Okay… This is the last post about the Straw Bale Garden, at least for this season. What you’ll get in this post is mystery, adventure, tips for people considering trying this, a recipe for “24 Hour Pickles” and photos of my garden as it was winding down for the season.
It was surprising to watch how fast everything grew! We’d spot a new baby melon or cucumber or green bean, and be so excited! The next day, when we went out to water the whatever-it-was, it seamed to have doubled in size, overnight. REALLY!! Then as everything grew, it became an adventure to find the fruits of our labors amongst all of the leafy vegetation. One day we spotted a large acorn squash that we hadn’t seen before, and didn’t pick it because it wasn’t quite as big as I thought it might get. We watched it for a couple more days, and then decided that the next day we would have it for dinner. We liked to do our harvesting together, Andy and I, so that we could share in the accomplishment of having produced our own food.
Well, we went to get the squash and… here comes the mystery. It was gone! GONE! We searched everywhere. We had to carefully and gently step into the mass of vines, lifting the leaves in search of it. We checked downhill, uphill, in-between the bales, it was just gone. We looked at our fence system to see if and how something could have gotten in, but nothing appeared to be disturbed. Huh…
Well, a couple of days later the same thing happened to a ready-to-be-picked bell pepper. Just gone! We went to harvest for the day and it just wasn’t there. Again we searched the fence and the netting, but there was nothing visible. Ready for a bad ending? There was no sign of them when we cleaned out the garden either. We never did find out where they went.
Here are some tips that I think will help you. We intend to make these changes next season based on what we learned from this one.
First, we went totally organic. No pesticides or foreign soils of any kind.
NEXT TIME – We will definitely use some sort of pest control! I had a terrible time with slugs. They ate ALL my strawberries!! AND they hollowed out my potatoes! That’s right, they left the potato skin and ate everything else. Also, where the slugs weren’t, the fire ants were.
Second, even though the book says it’s straw you can’t over water… you can. What happens is, that if you over water, the bales break down faster, which shortens your growing season. The water also, if left going for oh say 5 or more hours because you forgot to shut it off, carries needed nutrients away with the flood…
NEXT TIME – We will limit our watering to two (2), 20 minute sessions, morning and evening. Also, We won’t do soaker-hoses that are buried under the dirt and plants where you can’t check them without disturbing the roots. We’ll either do a sprinkler or a garden hose with an adjustable spray nozzle.
Third, is DON’T OVER DO IT! The book says you can, and even shows pictures of single bales crammed full of different plants. It shows how you can even plant on the sides of the bale. Not only did I overcrowd, I didn’t realize just how much space some of these plants need in order to thrive.
NEXT TIME – I won’t put everything right up against each other. I will allow LOTS of space for the “viney” plants so they don’t choke each other out! And I’ll remember that things in the straw bale garden get big!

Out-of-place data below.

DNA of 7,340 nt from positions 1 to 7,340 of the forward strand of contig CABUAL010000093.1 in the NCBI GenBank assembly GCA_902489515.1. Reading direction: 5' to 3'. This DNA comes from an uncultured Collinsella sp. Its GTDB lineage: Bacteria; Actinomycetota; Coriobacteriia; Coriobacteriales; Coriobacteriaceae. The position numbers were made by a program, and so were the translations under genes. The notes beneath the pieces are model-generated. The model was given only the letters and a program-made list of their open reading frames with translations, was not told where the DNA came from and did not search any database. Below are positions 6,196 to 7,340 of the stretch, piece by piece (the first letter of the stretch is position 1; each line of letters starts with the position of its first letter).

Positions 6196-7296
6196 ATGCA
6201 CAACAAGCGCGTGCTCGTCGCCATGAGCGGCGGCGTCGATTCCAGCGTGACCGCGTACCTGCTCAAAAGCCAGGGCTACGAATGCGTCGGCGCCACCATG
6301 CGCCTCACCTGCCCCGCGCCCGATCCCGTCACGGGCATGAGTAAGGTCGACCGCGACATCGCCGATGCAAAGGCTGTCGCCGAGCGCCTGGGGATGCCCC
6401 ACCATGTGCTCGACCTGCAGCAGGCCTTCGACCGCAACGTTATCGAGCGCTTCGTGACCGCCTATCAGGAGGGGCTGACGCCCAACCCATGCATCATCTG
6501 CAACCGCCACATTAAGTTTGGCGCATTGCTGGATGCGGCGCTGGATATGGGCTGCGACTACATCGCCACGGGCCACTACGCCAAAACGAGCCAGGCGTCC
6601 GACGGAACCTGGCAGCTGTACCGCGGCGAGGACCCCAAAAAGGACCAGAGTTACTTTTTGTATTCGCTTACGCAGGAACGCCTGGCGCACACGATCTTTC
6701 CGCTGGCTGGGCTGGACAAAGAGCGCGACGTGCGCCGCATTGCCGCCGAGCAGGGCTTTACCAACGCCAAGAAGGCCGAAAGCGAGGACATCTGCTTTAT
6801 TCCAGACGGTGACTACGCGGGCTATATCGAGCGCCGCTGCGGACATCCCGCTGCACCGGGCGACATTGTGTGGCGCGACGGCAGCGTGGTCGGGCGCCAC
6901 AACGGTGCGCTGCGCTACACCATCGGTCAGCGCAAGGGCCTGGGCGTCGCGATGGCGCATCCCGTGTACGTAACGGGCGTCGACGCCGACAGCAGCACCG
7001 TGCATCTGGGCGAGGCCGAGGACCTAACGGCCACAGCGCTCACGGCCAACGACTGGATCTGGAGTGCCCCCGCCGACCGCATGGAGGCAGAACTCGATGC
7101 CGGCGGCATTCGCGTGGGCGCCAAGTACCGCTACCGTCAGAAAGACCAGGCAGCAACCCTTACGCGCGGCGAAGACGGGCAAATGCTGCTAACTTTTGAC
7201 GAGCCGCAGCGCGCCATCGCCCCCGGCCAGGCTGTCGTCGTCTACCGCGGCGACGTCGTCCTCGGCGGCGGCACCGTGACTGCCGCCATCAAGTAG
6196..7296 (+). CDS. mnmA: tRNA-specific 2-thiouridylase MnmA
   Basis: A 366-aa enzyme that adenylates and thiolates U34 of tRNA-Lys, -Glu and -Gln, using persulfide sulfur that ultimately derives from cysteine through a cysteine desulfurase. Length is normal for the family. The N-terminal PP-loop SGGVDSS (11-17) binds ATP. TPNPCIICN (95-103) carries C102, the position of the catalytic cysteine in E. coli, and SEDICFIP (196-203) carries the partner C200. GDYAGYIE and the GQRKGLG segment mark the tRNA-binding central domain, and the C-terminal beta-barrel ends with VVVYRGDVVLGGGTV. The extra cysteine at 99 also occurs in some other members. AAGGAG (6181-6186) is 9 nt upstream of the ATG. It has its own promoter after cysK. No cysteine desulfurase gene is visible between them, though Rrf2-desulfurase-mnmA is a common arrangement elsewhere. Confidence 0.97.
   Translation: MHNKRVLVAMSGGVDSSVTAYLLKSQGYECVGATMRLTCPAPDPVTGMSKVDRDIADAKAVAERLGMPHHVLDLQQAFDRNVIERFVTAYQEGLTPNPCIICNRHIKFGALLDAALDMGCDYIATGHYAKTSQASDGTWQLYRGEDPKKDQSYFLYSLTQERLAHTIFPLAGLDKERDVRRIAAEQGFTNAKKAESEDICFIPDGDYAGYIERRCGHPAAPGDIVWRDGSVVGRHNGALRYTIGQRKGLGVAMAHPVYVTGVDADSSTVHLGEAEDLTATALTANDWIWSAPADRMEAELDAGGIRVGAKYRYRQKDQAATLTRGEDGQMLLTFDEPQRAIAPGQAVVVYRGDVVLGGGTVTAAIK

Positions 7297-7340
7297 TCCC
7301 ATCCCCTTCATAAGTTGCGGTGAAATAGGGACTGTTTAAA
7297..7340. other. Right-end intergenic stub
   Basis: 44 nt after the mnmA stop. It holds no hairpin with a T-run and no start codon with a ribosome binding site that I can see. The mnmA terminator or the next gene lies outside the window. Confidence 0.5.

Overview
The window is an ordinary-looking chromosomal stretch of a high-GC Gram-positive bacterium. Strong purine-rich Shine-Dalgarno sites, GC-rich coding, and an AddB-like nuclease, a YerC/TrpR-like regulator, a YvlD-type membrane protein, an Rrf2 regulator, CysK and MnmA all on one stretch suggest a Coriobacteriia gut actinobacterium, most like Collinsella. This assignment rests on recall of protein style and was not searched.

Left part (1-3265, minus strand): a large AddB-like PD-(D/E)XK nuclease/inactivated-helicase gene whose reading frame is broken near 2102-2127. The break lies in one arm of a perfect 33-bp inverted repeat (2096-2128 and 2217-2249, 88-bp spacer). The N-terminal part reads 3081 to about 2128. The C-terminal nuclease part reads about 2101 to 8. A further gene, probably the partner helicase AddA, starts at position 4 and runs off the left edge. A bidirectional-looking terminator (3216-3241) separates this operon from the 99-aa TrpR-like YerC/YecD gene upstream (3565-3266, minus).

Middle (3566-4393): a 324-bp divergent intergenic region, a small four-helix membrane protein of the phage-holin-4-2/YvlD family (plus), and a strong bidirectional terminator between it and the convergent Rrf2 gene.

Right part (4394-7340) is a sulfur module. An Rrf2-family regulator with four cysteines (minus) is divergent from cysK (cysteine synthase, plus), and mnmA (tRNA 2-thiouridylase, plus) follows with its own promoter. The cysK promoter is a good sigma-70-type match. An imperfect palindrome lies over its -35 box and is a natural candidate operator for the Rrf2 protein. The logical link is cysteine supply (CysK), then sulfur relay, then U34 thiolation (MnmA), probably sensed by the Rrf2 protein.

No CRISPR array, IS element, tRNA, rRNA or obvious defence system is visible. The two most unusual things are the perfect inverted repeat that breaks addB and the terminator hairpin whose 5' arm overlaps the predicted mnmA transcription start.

Remembering to fertilize once a month is also very important.
Also, some plants may or may not do well for you in straw, but you’ll remember for the NEXT TIME which ones they were and you’ll plant those like you normally would, in the ground.
Okay, anyone that knows me, knows that I don’t spend a lot of time in the kitchen, and that is putting it mildly. Well I had so many cucumbers that I was trying to send some home with two of my students Judy and Sheila. They, mostly Sheila, tried to convince me to make pickles, but I was not gonna have crocks of pickles and vinegar sitting around my house for months on end waiting for the golden hour where the work could begin and the actual canning could start! At least that’s what the “pickle canning” memories of my childhood conjured up. So, I finally convinced them that it wasn’t gonna happen, and that they should just take them. And so they did.
On our very next Tuesday class, Judy brought a jar of the pickles she had made with the cucumbers, to add to the lunch menu. OMG!!! I can’t tell you how good they were! I said that these couldn’t be my cucumbers, but she assured me that they were; and that she had made “24-Hour” pickles with them. She was very convincing, and so were those pickles. OMG! So… now this is like going against nature for me, LOL, but I got her to give me the instructions; and my sister Amy and I and got to work. I’m not going into a thing about the behind-the-scenes details of me and my younger sister in a kitchen together after so many years, but we were laughing a lot, and in the end, the pickles were great. They taste close to what “Bread and Butter” pickles taste like.
Here’s the recipe, enjoy!
What you’ll need:
- 7 cups sliced cucumbers (about 5 medium cucumbers)
- 1 cup sliced onion
- 1 cups sugar
- 1 cups white vinegar
- 1 tablespoon salt
- bottle of pepper sauce (add this last and do it to taste!!)
- In a large bowl, mix everything accept the pepper sauce. Once mixed add the pepper sauce a little at a time. Mix it in and taste, mix in some more and taste, and so on until you get the “heat” just where you want it.
- Cover and refrigerate for at least 24 hours before serving.
The pickles will keep in the refrigerator for about three months.
Here are the last pictures of this years garden.